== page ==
It is important also to consider whether the mediatic presence of scientists changes over time, and whether some among them can profit from a kind of ‘positioning revenue’—i.e. whether the visible scientists tend to be always the same. In light of these considerations, two research questions can be outlined:

RQ1: Who is taking the stage as a scientific expert in the media discourse about Covid19?

RQ2: How does the prominence of various scientific experts change during the Covid-19 pandemic?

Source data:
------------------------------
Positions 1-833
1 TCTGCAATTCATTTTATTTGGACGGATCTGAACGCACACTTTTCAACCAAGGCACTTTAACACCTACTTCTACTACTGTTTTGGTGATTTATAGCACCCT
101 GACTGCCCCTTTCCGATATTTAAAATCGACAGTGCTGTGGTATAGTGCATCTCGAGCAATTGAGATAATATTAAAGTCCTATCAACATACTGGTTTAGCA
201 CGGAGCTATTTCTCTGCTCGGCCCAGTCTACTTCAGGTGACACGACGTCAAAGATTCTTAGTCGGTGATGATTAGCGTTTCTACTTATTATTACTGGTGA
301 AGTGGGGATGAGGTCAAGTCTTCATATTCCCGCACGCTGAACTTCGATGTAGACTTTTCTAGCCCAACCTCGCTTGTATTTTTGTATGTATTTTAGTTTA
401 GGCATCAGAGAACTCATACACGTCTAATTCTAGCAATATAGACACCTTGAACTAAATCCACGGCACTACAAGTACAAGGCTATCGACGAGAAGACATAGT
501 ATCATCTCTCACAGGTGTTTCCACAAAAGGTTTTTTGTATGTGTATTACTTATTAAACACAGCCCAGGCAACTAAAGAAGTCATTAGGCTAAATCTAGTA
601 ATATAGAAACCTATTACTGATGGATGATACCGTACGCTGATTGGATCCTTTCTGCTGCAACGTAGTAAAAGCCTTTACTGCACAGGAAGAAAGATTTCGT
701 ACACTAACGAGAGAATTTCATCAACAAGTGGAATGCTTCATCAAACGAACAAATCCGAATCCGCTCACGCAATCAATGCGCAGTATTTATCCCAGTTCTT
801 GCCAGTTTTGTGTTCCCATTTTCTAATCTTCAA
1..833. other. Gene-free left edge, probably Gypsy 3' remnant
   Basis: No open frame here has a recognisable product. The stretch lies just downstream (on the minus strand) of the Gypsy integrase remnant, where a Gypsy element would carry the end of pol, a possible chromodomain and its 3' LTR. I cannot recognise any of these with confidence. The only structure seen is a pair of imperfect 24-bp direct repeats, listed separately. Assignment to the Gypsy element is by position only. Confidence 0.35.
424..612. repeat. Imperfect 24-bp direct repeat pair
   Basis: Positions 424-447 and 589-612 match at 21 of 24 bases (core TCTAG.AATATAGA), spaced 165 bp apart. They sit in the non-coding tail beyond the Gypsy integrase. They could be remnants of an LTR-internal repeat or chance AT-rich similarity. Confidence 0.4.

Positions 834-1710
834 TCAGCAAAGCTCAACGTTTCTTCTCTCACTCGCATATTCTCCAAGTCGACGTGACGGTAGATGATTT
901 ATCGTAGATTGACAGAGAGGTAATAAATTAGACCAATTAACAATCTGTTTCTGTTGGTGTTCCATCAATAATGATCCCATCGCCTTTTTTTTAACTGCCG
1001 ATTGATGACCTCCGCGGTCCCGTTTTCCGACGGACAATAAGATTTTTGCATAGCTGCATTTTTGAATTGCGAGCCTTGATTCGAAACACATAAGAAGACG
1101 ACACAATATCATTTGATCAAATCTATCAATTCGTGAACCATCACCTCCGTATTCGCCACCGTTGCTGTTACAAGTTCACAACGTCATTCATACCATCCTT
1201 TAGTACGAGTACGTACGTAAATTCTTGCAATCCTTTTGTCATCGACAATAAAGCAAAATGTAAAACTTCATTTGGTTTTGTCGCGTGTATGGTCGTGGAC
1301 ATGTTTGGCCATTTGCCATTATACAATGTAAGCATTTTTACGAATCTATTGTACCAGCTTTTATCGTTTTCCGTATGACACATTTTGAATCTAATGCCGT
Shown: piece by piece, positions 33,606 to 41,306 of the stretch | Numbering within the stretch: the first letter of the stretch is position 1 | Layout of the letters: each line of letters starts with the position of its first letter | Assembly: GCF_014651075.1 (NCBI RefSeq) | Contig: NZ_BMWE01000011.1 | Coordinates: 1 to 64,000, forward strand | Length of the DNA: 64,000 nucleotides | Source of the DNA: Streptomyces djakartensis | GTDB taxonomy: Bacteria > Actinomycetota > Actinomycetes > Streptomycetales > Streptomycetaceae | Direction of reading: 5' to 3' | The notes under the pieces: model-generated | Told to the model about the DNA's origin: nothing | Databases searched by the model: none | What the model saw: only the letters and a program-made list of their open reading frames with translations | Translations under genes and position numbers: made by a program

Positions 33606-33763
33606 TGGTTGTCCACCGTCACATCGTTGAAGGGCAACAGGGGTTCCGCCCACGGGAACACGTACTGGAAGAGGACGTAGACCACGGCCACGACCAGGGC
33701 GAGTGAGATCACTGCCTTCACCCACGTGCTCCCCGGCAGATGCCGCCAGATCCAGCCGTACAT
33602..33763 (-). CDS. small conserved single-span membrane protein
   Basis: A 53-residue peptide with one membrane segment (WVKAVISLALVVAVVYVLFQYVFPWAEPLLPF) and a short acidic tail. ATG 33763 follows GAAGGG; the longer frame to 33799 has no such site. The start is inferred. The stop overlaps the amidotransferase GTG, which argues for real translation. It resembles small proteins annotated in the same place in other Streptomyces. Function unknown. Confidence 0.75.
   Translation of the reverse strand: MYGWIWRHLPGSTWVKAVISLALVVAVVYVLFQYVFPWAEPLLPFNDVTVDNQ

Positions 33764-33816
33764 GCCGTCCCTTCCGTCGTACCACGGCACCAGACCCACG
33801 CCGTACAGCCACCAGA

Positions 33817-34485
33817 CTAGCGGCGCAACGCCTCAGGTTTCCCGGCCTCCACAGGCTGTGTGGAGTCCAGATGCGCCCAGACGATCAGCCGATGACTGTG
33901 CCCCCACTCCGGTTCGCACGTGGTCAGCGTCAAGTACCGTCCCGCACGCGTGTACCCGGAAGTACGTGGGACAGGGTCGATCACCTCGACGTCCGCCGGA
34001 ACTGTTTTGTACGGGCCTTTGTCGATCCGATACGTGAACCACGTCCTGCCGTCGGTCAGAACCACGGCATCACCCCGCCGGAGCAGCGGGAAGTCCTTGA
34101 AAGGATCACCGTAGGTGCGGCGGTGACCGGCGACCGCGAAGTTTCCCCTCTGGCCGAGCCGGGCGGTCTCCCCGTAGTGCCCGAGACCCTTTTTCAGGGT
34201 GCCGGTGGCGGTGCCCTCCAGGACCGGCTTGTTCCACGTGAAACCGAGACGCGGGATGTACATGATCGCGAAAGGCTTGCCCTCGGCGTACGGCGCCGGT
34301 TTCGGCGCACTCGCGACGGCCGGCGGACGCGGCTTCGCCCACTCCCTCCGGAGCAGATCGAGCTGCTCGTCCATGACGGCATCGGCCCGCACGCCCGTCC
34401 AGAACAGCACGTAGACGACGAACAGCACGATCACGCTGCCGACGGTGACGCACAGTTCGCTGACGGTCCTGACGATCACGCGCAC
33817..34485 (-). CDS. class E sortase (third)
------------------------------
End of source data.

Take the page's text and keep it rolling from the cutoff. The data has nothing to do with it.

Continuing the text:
These RQs allow us a more in-depth examination of 1) the presence of scientific experts in the media arena during the Covid-19 pandemic, and 2) how these changes over time—with the aim of analysing the process through which experts enter the media arena and become “visible scientists”. As in the legal context [4447], in fact, also in the mediatic context experts are co-produced by the interaction of many actors that follow different criteria for deciding both who are the most appropriated experts to speak about the Covid-19 pandemic, and which credentials are more suitable to gain a prominent position and become trustable by the public. Media, as socio-technical environments, thus have the power of a) configuring the frame in which relevant issues are treated and b) assigning experts authority even in areas outside their professional competences [4850] lending credibility to maverick scientists [51]. At the same time, it has to be considered that expertise and credibility are associated with the communicators’ credentials, which are a mix of institutional affiliations, leadership positions, and academic recognition [52]; moreover, this results in the public becoming more influenced by visibility than expertise when the experts’ credibility must be evaluated [34]. Given these premises, and with the aim of addressing the RQs, we propose an evolutionary model for analysing how experts can gain access to the media scene. According to a Darwinian approach, if scientific competence, h-index, and scientific reputation in general are not enough to reach media visibility, we can imagine a sort of selection process set up by media as socio-technical environments in which specific criteria are relevant to being selected and thus to becoming a media star. We may postulate that the experts who best fit those criteria have a chance to become a media star and thus to remain in the arena of public debate for a long time. We can also assume that the conditions set by the Covid-19 pandemic provide the opportunity to better analyse the processes we are interested in.